Asian art auction is unveiling some rare treasures and collectibles in the coming weeks. Today, art objects are perceived not only for their enchantment and inspirations, but also viewed as securities and value holders based on their condition and rarity.
Sotheby’s is featuring an impressive imperial gilt-bronze ritual bell (bianzhong) from the Qianlong period. It is meticulously carved and contains some of the most sought after features that a collector desires; including a pair of five-claw dragons. At the base, it is clearly marked Qianlong eighth year, corresponding to 1743. This pair of bells have also come from an impeccable provenance, having been owned by one of America’s most influential publisher William Randolph Hearst (1863-1951), who acquired it from the pre-eminent 20th century art dealer Yamanaka and Company. Estimate: US$1,000,000-1,500,000.
Gilt Bronze Ritual Bell (bianzhong), Qianglong period, 1743
Fine huanghuali furniture is very hard to come by these days, especially ones that come in sets from the Ming Dynasty. An extremely rare set of four Ming dynasty huanghuali ‘Official’s Hat Armchair’ is offered by Christie’s, dated late 16th to early 17th century. With rare brass fittings at the joints add to the elegance enhancing the lustrous colors of the huanghuali wood; accidentally giving it the illusion of a quaint contemporary touch. These chairs embodying exquisite shapes and curvature were created from master craftsmanship. They were once the prized collection of Arch Ignazio Vok, a Slovenian architect, connoisseur and collector. Estimate: US$1,800,000-2,500,000.
Rare set of four Huanghuali Four Corners Exposed ‘Official’s Hat Chairs,’ late 16th to 17th century
Classical Chinese paintings have been making new heights in auction records in China in the past decade. While New York has not been a platform of such sales for a number of years, it is making a come-back. Christie’s is featuring classical paintings from various private American collections. One of its highlight is Qiu Ying’s Immortals Playing Chess dated 1495-1522. The artist created a methodical portrayal of a scholar’s garden and an interior scene of intellectual abode. The artwork provides an important historical reference of Ming Dynasty architecture. It is a signature work narrating the tranquility of a literati environment. The painting also holds many stamps of approval by classical scholars and painters, most significantly five stamps from the Emperor Qianlong and two others from subsequent emperors. It has been a long-standing object of desire within the Chinese imperial collection. Estimate: US$300,000-400,000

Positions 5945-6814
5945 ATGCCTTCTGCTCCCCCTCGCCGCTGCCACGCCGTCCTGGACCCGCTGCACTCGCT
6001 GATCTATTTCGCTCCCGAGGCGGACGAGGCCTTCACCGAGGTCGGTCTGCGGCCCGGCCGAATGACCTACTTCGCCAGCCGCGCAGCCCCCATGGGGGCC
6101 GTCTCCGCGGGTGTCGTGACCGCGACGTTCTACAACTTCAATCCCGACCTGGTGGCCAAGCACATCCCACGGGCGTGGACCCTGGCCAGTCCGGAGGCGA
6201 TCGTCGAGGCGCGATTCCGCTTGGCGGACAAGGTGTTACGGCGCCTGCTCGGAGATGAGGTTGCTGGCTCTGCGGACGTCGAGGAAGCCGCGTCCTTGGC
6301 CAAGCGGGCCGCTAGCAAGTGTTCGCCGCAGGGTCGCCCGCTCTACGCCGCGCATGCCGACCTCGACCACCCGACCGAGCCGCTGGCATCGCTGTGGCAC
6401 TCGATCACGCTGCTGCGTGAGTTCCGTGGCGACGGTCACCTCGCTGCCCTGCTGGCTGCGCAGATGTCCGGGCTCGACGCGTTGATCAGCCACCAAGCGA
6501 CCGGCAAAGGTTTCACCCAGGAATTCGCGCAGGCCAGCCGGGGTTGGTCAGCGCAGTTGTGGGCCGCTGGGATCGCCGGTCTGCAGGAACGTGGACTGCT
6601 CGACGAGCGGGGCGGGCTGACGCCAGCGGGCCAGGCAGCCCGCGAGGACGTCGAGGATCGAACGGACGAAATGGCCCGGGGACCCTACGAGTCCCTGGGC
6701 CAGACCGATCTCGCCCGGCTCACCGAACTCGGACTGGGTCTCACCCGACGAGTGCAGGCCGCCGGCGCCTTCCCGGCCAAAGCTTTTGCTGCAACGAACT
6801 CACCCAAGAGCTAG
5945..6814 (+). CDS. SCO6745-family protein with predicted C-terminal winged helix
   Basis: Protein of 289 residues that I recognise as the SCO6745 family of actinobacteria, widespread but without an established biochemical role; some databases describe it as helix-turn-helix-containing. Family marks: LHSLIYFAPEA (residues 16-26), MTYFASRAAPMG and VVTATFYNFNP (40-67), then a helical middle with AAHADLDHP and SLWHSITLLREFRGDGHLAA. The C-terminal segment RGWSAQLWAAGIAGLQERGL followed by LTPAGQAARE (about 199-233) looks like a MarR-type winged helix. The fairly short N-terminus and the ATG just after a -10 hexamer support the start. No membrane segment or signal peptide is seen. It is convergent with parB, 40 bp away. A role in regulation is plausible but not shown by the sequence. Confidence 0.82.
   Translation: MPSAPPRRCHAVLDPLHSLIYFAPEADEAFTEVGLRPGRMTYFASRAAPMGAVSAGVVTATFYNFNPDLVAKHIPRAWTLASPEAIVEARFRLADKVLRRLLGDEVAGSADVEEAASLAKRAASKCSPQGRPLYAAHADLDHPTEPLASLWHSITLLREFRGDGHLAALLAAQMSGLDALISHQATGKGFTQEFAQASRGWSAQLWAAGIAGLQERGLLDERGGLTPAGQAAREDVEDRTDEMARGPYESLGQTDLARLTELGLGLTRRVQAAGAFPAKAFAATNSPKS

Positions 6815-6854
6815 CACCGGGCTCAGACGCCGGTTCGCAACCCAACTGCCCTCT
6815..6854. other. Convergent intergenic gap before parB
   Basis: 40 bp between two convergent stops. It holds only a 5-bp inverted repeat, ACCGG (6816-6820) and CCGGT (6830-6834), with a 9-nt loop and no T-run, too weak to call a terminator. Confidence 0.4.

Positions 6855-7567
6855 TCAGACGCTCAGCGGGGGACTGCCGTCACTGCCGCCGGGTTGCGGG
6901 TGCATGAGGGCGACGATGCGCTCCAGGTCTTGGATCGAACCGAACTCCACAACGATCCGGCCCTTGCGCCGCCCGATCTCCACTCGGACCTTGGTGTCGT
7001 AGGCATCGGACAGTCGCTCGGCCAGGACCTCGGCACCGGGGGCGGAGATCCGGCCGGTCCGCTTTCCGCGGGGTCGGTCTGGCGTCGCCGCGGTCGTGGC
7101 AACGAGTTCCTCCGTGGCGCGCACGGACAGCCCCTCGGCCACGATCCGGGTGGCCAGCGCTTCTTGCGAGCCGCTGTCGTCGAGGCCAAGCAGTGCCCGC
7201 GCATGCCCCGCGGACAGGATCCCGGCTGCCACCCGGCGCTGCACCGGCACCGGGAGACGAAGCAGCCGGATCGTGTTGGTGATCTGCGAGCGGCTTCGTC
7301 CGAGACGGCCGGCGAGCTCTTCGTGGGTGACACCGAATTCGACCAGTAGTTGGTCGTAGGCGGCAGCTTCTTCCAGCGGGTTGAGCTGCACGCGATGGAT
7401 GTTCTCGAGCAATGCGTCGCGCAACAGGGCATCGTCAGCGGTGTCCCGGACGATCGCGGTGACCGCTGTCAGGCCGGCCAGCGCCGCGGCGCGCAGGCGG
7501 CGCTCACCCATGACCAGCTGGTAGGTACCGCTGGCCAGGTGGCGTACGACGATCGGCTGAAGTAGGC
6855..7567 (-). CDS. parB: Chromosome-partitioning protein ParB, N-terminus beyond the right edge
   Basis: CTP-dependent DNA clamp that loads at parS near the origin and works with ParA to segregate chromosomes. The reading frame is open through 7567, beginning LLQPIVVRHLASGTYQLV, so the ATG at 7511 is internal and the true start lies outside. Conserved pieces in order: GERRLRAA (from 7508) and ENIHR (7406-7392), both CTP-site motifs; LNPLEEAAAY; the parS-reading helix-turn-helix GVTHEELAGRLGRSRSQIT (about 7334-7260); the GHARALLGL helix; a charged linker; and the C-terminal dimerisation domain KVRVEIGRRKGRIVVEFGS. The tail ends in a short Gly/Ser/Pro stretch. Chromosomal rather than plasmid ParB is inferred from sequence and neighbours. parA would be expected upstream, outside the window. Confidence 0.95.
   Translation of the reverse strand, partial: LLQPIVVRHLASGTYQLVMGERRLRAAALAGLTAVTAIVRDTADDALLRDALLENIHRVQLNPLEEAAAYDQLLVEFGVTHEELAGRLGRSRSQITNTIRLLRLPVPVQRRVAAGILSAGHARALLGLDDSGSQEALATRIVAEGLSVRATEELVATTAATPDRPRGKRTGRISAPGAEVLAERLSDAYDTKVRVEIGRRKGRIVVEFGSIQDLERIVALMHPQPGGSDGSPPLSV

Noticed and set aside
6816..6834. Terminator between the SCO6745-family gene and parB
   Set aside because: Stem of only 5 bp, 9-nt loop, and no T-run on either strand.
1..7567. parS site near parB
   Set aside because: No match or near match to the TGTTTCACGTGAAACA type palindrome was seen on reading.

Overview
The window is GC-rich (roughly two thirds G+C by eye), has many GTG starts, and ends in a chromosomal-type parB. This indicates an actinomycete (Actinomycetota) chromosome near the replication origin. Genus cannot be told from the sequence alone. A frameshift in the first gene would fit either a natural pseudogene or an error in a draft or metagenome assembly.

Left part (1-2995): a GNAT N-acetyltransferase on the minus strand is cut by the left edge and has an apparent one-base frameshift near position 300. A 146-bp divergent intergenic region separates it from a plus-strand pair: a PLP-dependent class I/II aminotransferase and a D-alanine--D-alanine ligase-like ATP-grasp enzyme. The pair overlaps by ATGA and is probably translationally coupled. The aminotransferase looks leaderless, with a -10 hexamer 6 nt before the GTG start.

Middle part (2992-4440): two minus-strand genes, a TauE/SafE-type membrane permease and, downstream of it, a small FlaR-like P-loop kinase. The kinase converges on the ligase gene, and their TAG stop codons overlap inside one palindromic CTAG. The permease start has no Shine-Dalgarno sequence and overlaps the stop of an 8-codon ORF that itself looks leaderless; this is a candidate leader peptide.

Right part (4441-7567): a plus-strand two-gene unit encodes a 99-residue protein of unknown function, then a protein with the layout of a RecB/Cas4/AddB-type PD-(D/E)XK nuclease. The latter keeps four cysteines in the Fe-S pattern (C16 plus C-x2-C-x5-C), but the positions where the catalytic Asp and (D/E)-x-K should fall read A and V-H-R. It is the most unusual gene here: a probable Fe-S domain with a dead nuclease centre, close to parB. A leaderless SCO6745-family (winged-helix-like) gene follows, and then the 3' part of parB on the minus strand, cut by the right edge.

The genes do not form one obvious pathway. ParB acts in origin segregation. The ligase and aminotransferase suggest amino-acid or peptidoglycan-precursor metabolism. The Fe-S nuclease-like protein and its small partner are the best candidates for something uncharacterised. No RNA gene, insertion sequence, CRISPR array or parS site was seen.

Qiu Ying (attributed to), Immortals Playing Chess, (c.1495-1522), Handscroll, ink and color on silk (detail)
Ahead of everybody else, a small auction house in mid-town Manhattan is showcasing an exquisite contemporary Chinese painting by H.H. Dorje Chang Buddha III. The artist is known for his portrayal of all manners and styles spanning Western oil painting to classical Chinese paintings and calligraphy. He is one of the top ten contemporary artist of Chinese ethnicity capturing the attention of the international auction market; due to the rarity of available works as well as the unrivaled skills and artistry.
Loquat by H.H. Dorje Chang Buddha III emits elegance of colors and simplicity of form. Accompanied by rhythmic ink washes, it effuses dynamic mutation of hues. The serene composition, subtly carries vivacious rhythm, is magnificently full of life! One could breathe the ease of strokes, the brilliance for colors, the uncluttered composition, the clarity of space in the portrayal of nature. Clusters of fruits are attached their lifeline, juxtaposed against long branches, suggesting the buoyant dip and bounce of the sweet fruits in the air. It is as if there are dozens of layers of ochre-yellow hues, culminating three-dimensional roundness to the ripening fruit. Yet all these illusions are created but by just the minimal number of precise brushstrokes. The artist allows us to perceive the spirituality of life embedded in the animated fruits at their moment of maturation and glory.
In Loquat, half of the space is untouched. White space offers viewers the depth of contemplation: giving the mind unhurried time to journey into one’s own inner integration. By way of poise and without unnecessary overture, H.H. Dorje Chang Buddha III gives us the gift of lightness both in the sense of luminosity and density.
Calligraphy, poetry and prose are always key elements in Chinese paintings. Loquat offers a wonderful dancing script on the left. Even if you do not read Chinese, one cannot help but follow the movement of the brushstroke, the gentle stillness of ink washes, delicately put together to anchoring the wholesome impression of nature in time. Loquat is a rare work that succeeded exquisitely in capturing the freedom of timelessness. Estimate: US$9,000,000
Some collectors value history and give certain value to a certain period in art historical development. Others would venture into something that is timeless and can be appreciated by anyone at any time and engage with life’s vivaciousness.